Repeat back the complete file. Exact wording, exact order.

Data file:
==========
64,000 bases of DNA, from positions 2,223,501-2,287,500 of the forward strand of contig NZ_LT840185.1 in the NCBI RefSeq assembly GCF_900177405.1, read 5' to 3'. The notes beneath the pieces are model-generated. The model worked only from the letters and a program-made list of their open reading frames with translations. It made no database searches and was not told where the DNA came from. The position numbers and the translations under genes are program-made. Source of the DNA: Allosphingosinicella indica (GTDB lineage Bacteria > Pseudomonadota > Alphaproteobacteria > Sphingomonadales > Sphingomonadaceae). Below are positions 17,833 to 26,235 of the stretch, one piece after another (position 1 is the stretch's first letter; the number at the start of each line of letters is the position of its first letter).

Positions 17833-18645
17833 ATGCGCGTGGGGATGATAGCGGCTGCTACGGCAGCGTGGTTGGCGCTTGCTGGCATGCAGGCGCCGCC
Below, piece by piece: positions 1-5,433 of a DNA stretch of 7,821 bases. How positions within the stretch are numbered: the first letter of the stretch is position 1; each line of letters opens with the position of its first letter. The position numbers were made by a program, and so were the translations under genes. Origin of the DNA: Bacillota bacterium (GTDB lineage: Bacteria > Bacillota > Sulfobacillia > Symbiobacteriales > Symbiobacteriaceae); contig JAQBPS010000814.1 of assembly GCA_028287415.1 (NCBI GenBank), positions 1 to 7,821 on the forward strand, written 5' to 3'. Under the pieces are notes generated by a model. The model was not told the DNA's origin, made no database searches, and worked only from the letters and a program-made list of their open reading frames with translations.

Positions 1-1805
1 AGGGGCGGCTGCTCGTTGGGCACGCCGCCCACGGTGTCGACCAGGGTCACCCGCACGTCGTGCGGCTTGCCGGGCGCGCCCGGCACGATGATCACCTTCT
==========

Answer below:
64,000 bases of DNA, from positions 2,223,501-2,287,500 of the forward strand of contig NZ_LT840185.1 in the NCBI RefSeq assembly GCF_900177405.1, read 5' to 3'. The notes beneath the pieces are model-generated. The model worked only from the letters and a program-made list of their open reading frames with translations. It made no database searches and was not told where the DNA came from. The position numbers and the translations under genes are program-made. Source of the DNA: Allosphingosinicella indica (GTDB lineage Bacteria > Pseudomonadota > Alphaproteobacteria > Sphingomonadales > Sphingomonadaceae). Below are positions 17,833 to 26,235 of the stretch, one piece after another (position 1 is the stretch's first letter; the number at the start of each line of letters is the position of its first letter).

Positions 17833-18645
17833 ATGCGCGTGGGGATGATAGCGGCTGCTACGGCAGCGTGGTTGGCGCTTGCTGGCATGCAGGCGCCGCC
Below, piece by piece: positions 1-5,433 of a DNA stretch of 7,821 bases. How positions within the stretch are numbered: the first letter of the stretch is position 1; each line of letters opens with the position of its first letter. The position numbers were made by a program, and so were the translations under genes. Origin of the DNA: Bacillota bacterium (GTDB lineage: Bacteria > Bacillota > Sulfobacillia > Symbiobacteriales > Symbiobacteriaceae); contig JAQBPS010000814.1 of assembly GCA_028287415.1 (NCBI GenBank), positions 1 to 7,821 on the forward strand, written 5' to 3'. Under the pieces are notes generated by a model. The model was not told the DNA's origin, made no database searches, and worked only from the letters and a program-made list of their open reading frames with translations.

Positions 1-1805
1 AGGGGCGGCTGCTCGTTGGGCACGCCGCCCACGGTGTCGACCAGGGTCACCCGCACGTCGTGCGGCTTGCCGGGCGCGCCCGGCACGATGATCACCTTCT